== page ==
Photo Courtesy from Scott Van Pelt/USDA

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A UCLA study led by Associate Professor Sanjay Mohanty has found that wind carries significantly higher levels of microplastics from treated sewage sludge used as fertilizer than previously thought. Using portable wind tunnels in agricultural fields in Lind, Washington, the researchers discovered that microplastics, due to their lower density and weaker bonding potential compared to soil particles, are more easily picked up and spread by the wind. This research indicates that current emission models, which track dust particles but not microplastics, underestimate the extent of microplastic dispersion by wind.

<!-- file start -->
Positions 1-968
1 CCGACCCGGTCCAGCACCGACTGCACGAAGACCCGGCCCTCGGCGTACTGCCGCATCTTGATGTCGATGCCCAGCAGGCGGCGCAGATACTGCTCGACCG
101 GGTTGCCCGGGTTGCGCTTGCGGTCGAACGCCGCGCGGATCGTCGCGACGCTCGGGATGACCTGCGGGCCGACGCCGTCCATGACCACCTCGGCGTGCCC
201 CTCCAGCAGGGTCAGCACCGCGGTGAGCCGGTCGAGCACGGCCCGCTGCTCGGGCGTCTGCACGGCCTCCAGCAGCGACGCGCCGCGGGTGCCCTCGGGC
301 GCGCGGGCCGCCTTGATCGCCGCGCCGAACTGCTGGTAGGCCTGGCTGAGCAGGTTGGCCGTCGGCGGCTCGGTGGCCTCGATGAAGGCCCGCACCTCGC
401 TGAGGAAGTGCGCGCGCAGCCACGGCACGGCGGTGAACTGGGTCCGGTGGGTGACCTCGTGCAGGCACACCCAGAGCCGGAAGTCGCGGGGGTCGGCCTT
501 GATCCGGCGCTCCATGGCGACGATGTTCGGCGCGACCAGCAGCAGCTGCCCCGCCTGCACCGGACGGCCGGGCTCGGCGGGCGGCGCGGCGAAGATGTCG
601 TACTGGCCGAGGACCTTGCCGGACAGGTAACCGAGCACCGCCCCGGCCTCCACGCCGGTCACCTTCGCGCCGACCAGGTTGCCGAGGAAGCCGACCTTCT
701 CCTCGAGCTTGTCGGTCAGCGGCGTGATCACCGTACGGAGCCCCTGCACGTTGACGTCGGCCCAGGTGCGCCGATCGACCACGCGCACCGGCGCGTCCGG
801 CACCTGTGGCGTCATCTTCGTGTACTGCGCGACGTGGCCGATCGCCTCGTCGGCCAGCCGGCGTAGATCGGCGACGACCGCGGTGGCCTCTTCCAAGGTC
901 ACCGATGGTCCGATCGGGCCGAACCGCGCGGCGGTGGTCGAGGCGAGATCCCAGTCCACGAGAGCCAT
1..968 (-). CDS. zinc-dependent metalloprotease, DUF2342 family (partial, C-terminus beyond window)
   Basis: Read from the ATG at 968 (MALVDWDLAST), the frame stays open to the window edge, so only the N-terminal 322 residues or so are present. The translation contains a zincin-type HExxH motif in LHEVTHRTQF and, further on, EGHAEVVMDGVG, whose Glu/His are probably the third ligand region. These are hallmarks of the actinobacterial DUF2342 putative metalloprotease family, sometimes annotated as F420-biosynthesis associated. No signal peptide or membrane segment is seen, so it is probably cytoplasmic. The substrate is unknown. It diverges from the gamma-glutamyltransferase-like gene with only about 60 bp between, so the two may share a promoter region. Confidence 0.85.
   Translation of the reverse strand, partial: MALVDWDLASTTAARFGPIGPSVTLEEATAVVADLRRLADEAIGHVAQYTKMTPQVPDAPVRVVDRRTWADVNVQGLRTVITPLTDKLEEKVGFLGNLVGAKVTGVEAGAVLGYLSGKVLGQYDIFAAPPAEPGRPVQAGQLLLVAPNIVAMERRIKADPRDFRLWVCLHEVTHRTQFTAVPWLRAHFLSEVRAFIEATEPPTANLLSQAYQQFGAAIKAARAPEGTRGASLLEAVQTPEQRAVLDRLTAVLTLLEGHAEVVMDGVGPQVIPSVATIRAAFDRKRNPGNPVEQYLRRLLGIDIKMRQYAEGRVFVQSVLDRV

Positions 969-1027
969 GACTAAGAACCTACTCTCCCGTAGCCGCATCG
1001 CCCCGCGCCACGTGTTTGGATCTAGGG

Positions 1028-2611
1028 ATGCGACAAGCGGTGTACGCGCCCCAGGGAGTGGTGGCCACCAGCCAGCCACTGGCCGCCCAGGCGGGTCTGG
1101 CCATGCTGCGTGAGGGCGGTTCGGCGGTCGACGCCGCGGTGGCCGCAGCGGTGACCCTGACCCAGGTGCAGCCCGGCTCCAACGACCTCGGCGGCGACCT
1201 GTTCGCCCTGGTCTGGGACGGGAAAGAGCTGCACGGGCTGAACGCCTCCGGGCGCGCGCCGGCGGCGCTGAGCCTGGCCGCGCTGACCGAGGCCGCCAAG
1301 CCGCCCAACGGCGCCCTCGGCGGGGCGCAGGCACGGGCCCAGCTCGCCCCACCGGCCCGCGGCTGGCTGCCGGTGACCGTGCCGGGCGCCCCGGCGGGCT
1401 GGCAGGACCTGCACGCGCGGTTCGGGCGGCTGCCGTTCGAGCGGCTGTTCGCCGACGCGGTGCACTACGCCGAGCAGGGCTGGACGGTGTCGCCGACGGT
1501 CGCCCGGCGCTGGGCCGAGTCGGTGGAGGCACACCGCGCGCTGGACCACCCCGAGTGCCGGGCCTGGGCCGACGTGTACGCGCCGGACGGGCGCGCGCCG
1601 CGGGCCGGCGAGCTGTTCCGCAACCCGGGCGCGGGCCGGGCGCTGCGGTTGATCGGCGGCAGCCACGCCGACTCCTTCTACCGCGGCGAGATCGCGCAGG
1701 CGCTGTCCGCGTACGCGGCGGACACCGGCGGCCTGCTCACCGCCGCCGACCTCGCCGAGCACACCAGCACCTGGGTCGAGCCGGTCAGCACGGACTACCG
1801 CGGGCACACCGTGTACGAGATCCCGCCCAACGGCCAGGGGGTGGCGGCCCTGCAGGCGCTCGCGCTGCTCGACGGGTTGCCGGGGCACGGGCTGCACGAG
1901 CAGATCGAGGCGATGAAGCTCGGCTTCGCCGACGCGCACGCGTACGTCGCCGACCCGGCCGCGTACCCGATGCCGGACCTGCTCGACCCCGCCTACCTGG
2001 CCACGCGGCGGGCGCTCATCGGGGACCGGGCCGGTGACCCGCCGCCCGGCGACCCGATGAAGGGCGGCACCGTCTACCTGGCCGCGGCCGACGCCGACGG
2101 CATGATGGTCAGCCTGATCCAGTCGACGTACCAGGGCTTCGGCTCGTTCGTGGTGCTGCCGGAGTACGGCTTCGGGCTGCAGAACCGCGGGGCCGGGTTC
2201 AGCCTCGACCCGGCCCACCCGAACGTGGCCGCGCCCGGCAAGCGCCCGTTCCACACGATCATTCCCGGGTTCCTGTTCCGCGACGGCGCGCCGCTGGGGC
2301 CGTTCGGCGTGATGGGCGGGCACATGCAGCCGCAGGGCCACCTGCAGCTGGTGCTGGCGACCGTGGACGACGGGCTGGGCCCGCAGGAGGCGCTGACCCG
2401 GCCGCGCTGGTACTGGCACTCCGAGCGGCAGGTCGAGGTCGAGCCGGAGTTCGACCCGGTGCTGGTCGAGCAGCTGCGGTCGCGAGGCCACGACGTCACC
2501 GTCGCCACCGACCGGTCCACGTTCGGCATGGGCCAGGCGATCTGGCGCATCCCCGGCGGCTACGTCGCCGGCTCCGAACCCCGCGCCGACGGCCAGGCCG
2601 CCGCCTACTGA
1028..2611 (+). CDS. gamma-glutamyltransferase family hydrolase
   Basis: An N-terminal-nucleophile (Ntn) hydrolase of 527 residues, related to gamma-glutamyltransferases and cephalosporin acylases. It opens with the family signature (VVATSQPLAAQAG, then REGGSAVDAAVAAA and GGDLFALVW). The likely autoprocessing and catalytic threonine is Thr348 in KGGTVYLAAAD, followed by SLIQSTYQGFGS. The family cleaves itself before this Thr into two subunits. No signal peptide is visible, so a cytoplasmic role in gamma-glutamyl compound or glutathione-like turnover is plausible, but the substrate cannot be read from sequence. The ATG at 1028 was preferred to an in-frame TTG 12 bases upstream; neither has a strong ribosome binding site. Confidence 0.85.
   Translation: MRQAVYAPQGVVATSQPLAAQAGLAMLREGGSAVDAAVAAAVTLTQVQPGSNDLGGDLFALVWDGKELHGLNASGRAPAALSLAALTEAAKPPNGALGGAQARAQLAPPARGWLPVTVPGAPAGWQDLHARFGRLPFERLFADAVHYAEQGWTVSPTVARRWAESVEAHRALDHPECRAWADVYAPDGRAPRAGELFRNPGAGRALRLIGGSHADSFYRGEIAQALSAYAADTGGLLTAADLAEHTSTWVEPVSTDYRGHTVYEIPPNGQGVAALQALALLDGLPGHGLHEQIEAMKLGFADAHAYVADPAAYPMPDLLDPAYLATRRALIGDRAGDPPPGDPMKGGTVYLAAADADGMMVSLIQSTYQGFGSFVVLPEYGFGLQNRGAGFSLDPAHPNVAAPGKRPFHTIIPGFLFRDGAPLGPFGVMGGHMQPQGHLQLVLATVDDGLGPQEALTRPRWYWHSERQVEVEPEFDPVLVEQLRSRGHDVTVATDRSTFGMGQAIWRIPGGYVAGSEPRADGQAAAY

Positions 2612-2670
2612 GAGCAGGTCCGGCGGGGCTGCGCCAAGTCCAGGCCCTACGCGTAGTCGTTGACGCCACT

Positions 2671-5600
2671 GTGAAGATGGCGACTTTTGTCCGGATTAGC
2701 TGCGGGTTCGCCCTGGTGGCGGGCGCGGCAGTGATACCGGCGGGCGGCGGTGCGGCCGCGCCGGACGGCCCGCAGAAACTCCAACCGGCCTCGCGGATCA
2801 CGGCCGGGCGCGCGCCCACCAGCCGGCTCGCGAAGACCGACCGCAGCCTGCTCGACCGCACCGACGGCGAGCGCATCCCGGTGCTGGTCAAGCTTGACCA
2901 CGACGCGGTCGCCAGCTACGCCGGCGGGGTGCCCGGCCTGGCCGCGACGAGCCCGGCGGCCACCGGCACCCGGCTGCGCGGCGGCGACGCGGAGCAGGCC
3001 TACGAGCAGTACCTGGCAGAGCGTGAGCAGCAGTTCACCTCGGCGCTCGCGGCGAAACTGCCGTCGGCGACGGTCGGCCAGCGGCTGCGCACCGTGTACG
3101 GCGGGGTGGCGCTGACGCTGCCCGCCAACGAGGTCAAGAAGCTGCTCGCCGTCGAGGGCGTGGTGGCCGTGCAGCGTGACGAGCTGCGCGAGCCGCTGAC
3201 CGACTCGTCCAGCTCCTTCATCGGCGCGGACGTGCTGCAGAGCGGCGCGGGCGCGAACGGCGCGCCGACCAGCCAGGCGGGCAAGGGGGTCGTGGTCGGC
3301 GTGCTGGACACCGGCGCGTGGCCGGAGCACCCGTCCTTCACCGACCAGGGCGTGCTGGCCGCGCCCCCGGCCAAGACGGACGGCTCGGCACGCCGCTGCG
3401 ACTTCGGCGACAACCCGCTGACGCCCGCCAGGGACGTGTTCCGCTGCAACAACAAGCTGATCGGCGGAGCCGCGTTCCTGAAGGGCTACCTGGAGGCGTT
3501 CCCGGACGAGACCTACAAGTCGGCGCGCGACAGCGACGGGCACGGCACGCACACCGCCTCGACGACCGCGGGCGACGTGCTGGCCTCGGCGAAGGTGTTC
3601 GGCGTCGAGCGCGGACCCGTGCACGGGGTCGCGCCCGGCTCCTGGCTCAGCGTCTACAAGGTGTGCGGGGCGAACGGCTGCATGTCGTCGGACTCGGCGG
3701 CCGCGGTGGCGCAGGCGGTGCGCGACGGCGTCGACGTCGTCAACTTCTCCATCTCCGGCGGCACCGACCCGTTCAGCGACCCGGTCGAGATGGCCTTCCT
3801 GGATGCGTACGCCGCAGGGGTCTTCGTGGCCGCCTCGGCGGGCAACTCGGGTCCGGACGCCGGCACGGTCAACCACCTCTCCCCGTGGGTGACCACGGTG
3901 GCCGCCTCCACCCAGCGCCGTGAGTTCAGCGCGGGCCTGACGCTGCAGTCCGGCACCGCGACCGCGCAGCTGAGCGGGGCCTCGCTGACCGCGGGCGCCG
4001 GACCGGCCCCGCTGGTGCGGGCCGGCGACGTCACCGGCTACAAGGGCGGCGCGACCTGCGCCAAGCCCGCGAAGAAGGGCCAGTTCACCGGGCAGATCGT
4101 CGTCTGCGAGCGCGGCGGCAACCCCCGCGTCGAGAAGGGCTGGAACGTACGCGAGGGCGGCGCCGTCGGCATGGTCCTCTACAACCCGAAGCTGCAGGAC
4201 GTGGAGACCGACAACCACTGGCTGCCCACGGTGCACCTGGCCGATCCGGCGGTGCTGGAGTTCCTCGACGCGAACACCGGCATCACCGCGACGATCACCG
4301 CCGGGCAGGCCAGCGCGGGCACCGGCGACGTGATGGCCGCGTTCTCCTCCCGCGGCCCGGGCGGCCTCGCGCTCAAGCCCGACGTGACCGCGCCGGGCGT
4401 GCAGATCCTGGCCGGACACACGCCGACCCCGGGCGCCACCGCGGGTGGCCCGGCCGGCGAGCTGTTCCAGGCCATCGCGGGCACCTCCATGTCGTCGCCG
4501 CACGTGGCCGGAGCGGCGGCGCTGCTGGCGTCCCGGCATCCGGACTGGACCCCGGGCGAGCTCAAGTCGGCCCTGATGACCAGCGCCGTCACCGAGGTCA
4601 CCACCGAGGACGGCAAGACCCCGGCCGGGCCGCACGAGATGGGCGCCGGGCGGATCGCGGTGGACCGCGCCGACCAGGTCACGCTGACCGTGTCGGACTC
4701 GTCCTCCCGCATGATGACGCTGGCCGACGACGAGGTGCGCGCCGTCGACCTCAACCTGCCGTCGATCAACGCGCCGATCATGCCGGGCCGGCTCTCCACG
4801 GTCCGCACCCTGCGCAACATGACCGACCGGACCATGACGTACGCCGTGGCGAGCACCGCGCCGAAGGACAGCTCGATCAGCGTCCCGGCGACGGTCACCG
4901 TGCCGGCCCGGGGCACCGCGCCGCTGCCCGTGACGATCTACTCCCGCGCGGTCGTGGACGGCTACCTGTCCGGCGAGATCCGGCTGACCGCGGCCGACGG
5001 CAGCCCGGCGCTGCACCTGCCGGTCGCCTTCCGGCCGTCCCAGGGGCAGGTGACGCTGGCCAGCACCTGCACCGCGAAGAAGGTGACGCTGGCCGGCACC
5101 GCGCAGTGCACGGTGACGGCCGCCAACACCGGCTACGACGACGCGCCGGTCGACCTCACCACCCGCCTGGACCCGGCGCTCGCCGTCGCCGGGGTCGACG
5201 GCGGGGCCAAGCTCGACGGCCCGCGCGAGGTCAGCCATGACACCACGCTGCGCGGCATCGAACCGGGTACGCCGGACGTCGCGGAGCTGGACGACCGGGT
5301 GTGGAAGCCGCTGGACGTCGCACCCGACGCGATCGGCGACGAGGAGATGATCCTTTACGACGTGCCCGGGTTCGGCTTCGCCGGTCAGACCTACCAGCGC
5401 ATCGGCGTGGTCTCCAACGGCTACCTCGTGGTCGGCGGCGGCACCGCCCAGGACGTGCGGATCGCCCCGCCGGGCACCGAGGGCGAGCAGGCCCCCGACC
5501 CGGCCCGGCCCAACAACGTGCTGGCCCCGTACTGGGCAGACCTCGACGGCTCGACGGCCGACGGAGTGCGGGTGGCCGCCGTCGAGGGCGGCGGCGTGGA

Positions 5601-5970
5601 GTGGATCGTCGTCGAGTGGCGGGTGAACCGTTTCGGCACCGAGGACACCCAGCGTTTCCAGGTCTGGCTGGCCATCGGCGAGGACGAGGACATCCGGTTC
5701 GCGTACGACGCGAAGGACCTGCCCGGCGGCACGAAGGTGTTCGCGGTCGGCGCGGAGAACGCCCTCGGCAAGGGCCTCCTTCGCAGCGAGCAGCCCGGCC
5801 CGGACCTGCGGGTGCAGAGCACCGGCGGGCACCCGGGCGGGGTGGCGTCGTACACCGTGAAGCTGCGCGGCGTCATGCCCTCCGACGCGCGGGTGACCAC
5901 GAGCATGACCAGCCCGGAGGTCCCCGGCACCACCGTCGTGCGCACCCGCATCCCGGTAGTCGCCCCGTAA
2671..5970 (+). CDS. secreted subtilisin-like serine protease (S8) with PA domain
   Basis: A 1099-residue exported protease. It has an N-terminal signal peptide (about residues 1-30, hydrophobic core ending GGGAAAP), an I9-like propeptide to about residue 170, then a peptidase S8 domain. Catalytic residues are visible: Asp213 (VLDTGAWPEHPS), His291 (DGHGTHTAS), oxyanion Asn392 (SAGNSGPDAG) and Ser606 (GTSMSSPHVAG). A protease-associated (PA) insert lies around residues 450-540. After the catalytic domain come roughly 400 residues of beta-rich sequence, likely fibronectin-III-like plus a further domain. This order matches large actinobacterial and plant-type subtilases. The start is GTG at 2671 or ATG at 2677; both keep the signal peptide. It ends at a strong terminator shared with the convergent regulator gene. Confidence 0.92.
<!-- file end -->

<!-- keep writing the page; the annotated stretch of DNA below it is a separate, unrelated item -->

The study, published in Environmental Science & Technology Letters, highlights the increased concentration of microplastics in the air, posing potential health risks when inhaled. The findings showed that microplastics were picked up by wind 269 percent more often than expected, and while the smallest particles require higher wind speeds to become airborne due to stronger inter-particle forces, they still present a significant risk. This research underscores the need for improved models to better assess environmental and human health risks associated with microplastic emissions.

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